Is sustainability in danger of becoming the preserve of the wealthy?

By Staff, marketingmagazine.co.uk, Wednesday, 25 May 2011 12:01AM

Selfridges' sustainable fishing drive, Project Ocean, shows the importance of thinking green but the debate now is whether average consumers can afford to factor the environment into their spending.

Is sustainability in danger of becoming the preserve of the wealthy?

NO - DAVID BAINBRIDGE, CHIEF EXECUTIVE, ELVIS COMMUNICATIONS

The disturbing and powerful film The End of the Line about the repercussions of over-fishing might have been the catalyst for Selfridges' Project Ocean. However, it is newer, less-well-financed businesses focused on purpose rather than profit that really harness the power of sustainability.

Take Followfish in Germany, which introduced a tracking code on packaging that allowed consumers to see where the fish they are eating came from and how it was cultivated, caught, processed and stored.

Online shoe shop Zappos and electric car manufacturer Tesla have been equally disruptive in their categories. For these forward-thinking businesses, sustainability isn't just a single product or marketing initiative but a belief set that every department and every employee share.

Now I wonder if you can take your sustainable fish home in a plastic bag from Selfridges? The destructive consequences of plastic in our oceans is another very inconvenient truth.

NO - THOMAS DELABRIERE, MARKETING DIRECTOR, INNOCENT

More than a decade ago, environmental sustainability was not high on the agenda. Today, it's inextricably linked to everyone's thinking.

Any rational business knows that sustainability is necessary to ensure sufficient food for our increasing population levels, maintain our ecosystems and keep doing business.

At Innocent, sustainability is part of our DNA. It might make us sound a bit like a Miss World contestant, but we want to leave things a little bit better than we find them. One of the reasons is to ensure we will have a supply of fruit in the future to sell our products.

We do our best to help address some of the major global issues facing agricultural production such as climate change and water scarcity.

Also, the challenging world economic situation can have a positive impact on measures adopted by consumers with smaller incomes.

Making sure that energy is not wasted, or eating all the food bought, are examples of simple things that anyone can adopt.

NO - SIMEEN KADI, GROUP HEAD OF MARKETING, CARBON TRUST

Consumers are taking steps to 'do their bit' as they become more aware of their environmental impact. This has been demonstrated in the rise in recycling across the country.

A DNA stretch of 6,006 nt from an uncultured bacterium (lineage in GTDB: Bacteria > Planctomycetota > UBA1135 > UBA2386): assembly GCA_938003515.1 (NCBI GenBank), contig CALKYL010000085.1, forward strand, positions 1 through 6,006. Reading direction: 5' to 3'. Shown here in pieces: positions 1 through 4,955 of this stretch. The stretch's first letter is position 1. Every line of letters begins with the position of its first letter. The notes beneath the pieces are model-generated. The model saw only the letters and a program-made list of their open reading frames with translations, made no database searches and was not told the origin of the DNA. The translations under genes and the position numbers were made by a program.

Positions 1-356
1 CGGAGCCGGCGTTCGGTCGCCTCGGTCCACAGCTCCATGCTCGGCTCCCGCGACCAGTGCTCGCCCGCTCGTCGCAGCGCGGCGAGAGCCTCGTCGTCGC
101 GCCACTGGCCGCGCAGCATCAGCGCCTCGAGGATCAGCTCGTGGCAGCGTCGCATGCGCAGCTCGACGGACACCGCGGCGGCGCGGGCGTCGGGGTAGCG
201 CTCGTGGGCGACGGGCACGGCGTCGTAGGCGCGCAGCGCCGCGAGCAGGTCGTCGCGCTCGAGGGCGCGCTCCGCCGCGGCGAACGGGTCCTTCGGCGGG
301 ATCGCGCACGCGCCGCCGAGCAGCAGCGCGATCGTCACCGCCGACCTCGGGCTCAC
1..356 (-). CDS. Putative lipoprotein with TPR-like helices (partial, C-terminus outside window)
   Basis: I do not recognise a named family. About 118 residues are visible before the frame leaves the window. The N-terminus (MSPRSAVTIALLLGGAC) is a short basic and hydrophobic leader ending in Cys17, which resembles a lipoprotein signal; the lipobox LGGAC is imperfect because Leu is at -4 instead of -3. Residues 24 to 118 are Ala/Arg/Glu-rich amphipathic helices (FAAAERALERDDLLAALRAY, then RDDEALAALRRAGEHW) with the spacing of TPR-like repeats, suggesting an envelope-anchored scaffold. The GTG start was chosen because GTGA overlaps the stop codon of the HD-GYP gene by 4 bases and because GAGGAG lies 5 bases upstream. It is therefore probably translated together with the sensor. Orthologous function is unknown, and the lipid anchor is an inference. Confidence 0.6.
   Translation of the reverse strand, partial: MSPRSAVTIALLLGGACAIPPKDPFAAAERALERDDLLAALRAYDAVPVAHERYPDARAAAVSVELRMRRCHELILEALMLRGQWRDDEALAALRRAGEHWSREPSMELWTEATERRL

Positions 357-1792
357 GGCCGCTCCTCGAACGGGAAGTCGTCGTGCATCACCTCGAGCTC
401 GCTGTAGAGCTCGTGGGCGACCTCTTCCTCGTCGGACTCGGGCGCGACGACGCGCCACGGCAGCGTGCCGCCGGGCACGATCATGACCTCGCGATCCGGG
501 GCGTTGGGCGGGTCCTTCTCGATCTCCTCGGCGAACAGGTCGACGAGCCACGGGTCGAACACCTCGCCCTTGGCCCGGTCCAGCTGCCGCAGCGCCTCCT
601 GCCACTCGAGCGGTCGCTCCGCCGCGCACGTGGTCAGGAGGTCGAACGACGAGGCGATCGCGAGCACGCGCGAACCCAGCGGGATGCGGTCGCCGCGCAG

Research shows that 61% of UK consumers are more likely to buy from brands that have a good reputation for reducing their impact on climate change.

Moreover, big mass-market brands are taking notice.

That's why companies such as Kingsmill, Tate & Lyle and Tropicana have worked with the Carbon Trust to achieve the Carbon Reduction Label, an endorsement from a trusted, independent body of their commitment to sustainability.

The label also appears on products such as Walkers Crisps and hundreds of Tesco own-brand products.

It's a perfect all-round win. Consumers feel empowered to choose brands that help them do their bit and brands get a clear competitive advantage. Still in doubt? Look at the Carbon Reduction Label on the front of this magazine.

MAYBE - HUGH BISHOP, CHAIRMAN, METEORITE

Maybe, but it must not be allowed to. If it does become the preserve of the rich, the legacy we leave future generations will be nothing short of disastrous.

Luckily, we now have the perfect opportunity to ensure this doesn't happen. Brands that want to grow must pursue sustainable options - the recent colossal rise in the price of 'scarce' raw materials has proven how detrimental this can be to businesses' profits.

Meanwhile, consumers want to buy, and will search for, sustainable options. They won't however (unless they are rich) pay a premium. So there we have it, a perfect partnership: a commercial rationale and a consumer desire.

What's missing is the engaging marketing programme that brings the two together. As Selfridges has demonstrated, if you do it right, you can be on the road to blinding success, and then the legacy we leave may just end up being a bright one.

The Marketing Society is the most influential network of senior marketers dedicated to inspiring bolder marketing leadership.

This article was first published on marketingmagazine.co.uk

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